Government fiscal deficit to jump 6 percent of GDP

LAHORE: Despite the fact that the government is introducing a variety of measures including flood tax, withdrawal of GST exemptions and expenditure cuts to curtail the rising deficit, the fiscal deficit will overshoot the 5.3 percent of GDP target agreed with the IMF and close in at the 6 percent mark, experts said.

Their view is supported by the recent tax collection numbers, as April revenue stood at Rs 127 billion, which has left the government with an ambitious target of Rs 437 billion for the remaining month of the fiscal year.

Economists said that Pakistan’s federal fiscal deficit checked in at 1.6 percent of GDP in 3Q (vs 1.5 percent last year), with the cumulative 9M number climbing to 4.5 percent of GDP. Although the provincial budget posted a surplus balance of Rs102 billion (vs surplus Rs 38 billion last year), the federal figure soared on account of rising current expenditure along with declining non-tax revenue. Total revenue in the cumulative phase rose 6.6 percent YoY to Rs 1.5trn, while expenditure jumped by a much higher 12.3 percent YoY to Rs 2.3trn leading the deficit to reach Rs 783 billion. As far as financing of the deficit was concerned, bulk of it remained skewed towards the domestic sources with Ijara Sukkuk, treasury securities and borrowing from the central bank being the main resources. Going forward, we view the deficit to cross the 5.3 percent target agreed with the IMF and come close to the 6 percent mark, despite the recent fiscal austerity measures taken by the government.

The hike in GST rates along with withdrawal of certain exemptions helped total revenue (tax + non tax) to augment 6.7 percent YoY and reach Rs 1.50trn. Of the break-up, the tax revenue rose 10.1 percent YoY to Rs 1.1trn, with taxation on goods and service (excise + stamp duty) and international trade growing by 13.1 percent and 14.3 percent, respectively from last year. We believe, while the former rose on account 1 percent hike in GST rate along with higher commodity prices in the period, the latter is likely to have jumped owing to higher import business. Non-tax related revenue on the other hand, declined by 2.5 percent YoY to Rs378 billion, as dividend income (on circular debt woes) as well as SBPIs profit, both posted sizeable YoY dips.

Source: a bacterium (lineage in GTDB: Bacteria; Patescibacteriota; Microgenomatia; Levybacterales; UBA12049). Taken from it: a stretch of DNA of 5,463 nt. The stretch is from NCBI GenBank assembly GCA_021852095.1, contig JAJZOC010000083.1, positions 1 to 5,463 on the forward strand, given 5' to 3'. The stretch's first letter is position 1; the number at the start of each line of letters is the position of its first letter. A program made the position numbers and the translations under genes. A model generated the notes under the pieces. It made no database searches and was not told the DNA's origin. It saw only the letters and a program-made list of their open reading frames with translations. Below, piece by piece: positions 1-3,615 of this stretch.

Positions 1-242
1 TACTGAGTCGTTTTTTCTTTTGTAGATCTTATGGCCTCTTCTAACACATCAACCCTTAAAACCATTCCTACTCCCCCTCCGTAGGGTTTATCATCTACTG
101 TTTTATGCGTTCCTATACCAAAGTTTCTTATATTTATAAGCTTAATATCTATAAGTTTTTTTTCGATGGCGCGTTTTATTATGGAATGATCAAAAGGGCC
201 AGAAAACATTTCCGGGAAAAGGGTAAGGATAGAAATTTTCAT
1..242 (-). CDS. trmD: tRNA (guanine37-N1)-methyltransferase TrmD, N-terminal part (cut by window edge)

Total expenditure in 9M increased 12.4 percent YoY to Rs 2.3trn primarily on account of rising current expenditure, up 15.1 percent YoY to Rs 1.9trn. Higher servicing cost on domestic debt (up Rs 31 billion) & defence related expenditure (up 24 percent to Rs 335 billion), increased security related costs (up 35 percent) and rising economic affair expenses (up 48 percent to Rs 64 billion) remained prime reason. Due to escalating costs under this head, brunt of the cuts came under the head of development expenditures – down 3.1 percent to Rs 352 billion with PSDP lower by 14 percent YoY to Rs 247 billion.

With delay in release of funds under the Kerry-Lugar and reimbursement under the CSF, government has been reliant on internal sources to fund the deficit; with its share rising to 89.4 percent from 85.2 percent last year. Borrowing from the central bank (up 82.6 percent to Rs 316 billion), treasury securities (up 64 percent to Rs 158 billion) and Ijara Sukuk remained key internal sources.
Government fiscal deficit to jump 6 percent of GDP

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